Can you believe the nonsense that mixed states in bipolar bring upon you? After 8 weeks of getting a decent job that pays pretty well for a person who doesn’t have to budget on anything, it slipped through my fingers. This evening I got a call:

Employer: Hello, I was just wondering if you were coming into work tomorrow?

Me: Erm, no (Im trying to take control of my life, i have no time for you)

Employer: Because you missed work last week, and i am very disappointed that you didnt even bother to call in.

Me: (Look, stuff you and your poxy job!) Okay then…And your point is?

Employer: You should have called.

Me: Well my contract is ending next Saturday, so I’ll come in when I feel like it.

*Hung up the phone*

Yeah, I most certainly got fired after that, I missed 3 days of work in a row. I got an email later saying that the keys need to be returned and the uniform also.

 
 
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After my last blog, looks like crashing into depression is taking longer and approaching closer than I thought. I’m suspended in the manic air space. I did not expect my day to turn out like it did, but I went from waking up depressed-like, being quiet half the morning to having a blast and being all euphoric most of the afternoon to angered, raged and irritated, then came the racy brain and the sudden jolt of energy I thought had finished and the time now is 7:50pm. I seriously have no idea which direction I’m going, and I HATE change. I guess every bipolar despises change because look where I am, in my room, downing a whole lot of Seroquel to put myself to rest.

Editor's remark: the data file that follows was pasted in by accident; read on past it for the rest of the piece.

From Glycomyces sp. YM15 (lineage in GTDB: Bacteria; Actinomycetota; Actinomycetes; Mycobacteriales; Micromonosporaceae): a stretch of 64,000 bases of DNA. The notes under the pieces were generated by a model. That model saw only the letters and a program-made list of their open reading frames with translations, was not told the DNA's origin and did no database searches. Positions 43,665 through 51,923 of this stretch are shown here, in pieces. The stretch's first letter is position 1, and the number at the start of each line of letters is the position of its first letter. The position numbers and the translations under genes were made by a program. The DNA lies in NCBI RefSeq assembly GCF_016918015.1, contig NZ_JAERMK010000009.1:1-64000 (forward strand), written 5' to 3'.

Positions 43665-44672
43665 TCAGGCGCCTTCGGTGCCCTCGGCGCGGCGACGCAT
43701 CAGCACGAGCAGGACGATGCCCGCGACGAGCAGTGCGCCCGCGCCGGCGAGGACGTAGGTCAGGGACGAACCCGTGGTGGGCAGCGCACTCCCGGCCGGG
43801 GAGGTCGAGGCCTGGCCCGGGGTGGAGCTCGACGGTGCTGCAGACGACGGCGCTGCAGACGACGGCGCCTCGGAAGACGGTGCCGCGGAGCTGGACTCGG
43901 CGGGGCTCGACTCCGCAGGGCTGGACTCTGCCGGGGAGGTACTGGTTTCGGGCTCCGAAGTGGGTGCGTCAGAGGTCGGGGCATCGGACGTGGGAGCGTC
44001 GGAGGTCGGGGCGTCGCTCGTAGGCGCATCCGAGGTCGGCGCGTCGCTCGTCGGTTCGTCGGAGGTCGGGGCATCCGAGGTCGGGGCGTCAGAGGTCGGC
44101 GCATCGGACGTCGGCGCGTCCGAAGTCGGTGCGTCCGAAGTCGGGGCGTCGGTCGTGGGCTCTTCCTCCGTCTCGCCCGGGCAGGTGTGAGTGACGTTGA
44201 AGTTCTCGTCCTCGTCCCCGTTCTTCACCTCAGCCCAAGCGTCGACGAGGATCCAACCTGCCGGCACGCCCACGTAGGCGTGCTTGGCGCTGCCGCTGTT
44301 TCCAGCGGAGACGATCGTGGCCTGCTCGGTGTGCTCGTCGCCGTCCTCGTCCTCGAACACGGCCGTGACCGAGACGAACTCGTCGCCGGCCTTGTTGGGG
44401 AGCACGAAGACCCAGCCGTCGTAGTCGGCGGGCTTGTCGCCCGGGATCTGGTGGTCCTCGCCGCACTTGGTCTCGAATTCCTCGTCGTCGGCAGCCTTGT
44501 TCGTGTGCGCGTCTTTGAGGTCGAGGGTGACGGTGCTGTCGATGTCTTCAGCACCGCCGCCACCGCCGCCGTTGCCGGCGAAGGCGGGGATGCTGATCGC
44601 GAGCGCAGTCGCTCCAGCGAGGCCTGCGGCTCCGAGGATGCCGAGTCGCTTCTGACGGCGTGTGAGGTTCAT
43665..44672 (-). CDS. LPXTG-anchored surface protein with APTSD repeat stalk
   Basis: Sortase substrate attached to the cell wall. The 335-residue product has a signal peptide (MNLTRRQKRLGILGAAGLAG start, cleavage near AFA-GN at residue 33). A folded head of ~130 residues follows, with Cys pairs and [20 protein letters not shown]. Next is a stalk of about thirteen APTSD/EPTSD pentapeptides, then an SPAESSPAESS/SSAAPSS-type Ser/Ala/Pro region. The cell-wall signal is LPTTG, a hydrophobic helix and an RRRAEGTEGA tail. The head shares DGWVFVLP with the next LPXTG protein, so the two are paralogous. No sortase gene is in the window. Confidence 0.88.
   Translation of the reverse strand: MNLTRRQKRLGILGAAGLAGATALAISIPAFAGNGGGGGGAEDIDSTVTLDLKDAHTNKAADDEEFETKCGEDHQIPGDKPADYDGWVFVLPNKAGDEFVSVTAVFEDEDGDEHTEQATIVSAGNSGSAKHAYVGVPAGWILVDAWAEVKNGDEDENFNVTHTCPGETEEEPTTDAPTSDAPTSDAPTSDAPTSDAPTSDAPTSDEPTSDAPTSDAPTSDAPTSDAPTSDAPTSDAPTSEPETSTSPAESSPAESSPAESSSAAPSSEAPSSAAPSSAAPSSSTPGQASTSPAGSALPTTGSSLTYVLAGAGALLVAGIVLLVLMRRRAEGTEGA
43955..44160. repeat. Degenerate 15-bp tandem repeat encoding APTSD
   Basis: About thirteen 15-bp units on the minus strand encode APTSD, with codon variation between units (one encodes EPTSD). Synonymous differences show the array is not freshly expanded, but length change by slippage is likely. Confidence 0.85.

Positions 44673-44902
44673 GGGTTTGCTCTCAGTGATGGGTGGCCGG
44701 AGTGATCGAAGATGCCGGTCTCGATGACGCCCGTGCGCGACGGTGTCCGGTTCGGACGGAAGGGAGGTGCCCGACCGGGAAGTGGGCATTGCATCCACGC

Let me tell you this now, a dysfunctional sort of family is a trigger. MY trigger. It didnt even take 10 mins for the dysphoric part to kick into action. I’ve been up and down and up and down all day today, rapid cycling is not for me. NOT. I’m FUMING. I mean bloody hell, my mum is pissing me off, my dad pisses me off on a daily basis, my siblings well… I dont even wanna go there. They contribute like 75% towards my mania and 85% towards my depression. They are the reason I close myself away and cut. They get inside my head too much that I feel like exploding. They dont even treat me as family.


 
 
You could compile an entire book of quotes comparing love to complete madness. But of all the psychological issues in the DSM-IV, only one really resembles the experience of love. “An illness that is unique in conferring advantage and pleasure,” writes Dr. Kay Jamison in one of the most famous memoirs of bipolar illness, An Unquiet Mind . It’s easy to confuse love with mania, Jamison says. The trouble is that love is fleeting. There’s no cure for bipolar.

The popular caricature of the disease — people swinging rapidly between happiness and sadness — isn’t the whole story. Most of us may have been unhappy enough at one time or another to recognize a fit of depression, but the other half of the disease (the mania that leads to everything from religious fervor to shopaholism to insatiable libido) is much harder to fathom. For instance, hypomania, a mild form of mania characterized by enviable productivity, can lead to what is called a “mixed episode,” in which the bipolar individual is both miserable and energetic enough to do something about it.